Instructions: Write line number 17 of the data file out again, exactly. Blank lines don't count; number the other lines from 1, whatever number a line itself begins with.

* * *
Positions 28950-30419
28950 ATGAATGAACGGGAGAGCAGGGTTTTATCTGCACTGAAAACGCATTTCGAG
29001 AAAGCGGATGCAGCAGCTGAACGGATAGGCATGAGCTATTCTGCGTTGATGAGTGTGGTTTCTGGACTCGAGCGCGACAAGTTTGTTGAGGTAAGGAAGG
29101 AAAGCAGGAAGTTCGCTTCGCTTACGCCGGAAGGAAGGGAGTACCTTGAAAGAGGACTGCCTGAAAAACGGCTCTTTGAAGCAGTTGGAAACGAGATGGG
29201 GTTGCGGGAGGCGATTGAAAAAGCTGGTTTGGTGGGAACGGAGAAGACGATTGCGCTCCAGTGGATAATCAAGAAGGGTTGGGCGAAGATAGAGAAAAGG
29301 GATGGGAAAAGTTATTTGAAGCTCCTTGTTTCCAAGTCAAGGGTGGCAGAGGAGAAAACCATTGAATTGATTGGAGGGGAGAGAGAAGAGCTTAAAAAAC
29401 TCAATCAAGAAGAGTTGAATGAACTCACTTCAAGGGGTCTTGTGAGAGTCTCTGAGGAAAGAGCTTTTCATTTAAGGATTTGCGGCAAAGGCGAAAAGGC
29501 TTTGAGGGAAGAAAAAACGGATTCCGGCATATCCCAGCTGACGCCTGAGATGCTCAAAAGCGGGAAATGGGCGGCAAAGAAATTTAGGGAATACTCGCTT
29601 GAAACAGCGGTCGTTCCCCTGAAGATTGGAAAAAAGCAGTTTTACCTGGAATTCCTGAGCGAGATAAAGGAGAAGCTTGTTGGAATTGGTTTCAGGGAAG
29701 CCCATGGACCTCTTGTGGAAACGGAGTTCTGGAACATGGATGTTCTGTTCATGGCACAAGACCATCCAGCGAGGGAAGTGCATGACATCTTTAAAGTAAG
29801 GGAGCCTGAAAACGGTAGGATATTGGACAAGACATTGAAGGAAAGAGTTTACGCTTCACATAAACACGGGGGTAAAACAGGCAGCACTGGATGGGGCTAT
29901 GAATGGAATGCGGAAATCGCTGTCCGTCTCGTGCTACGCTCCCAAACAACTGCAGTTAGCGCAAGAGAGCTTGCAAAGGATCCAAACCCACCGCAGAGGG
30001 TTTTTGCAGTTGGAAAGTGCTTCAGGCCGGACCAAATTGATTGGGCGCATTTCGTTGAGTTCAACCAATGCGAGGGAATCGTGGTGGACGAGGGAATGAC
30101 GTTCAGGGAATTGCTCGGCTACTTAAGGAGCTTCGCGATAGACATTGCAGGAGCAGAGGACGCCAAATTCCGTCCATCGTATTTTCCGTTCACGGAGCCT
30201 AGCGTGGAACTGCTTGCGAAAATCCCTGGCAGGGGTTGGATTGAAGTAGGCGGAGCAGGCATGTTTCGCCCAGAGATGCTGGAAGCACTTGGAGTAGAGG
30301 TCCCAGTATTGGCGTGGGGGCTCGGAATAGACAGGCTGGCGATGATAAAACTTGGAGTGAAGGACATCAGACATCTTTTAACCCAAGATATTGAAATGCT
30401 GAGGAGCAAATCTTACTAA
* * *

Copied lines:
30401 GAGGAGCAAATCTTACTAA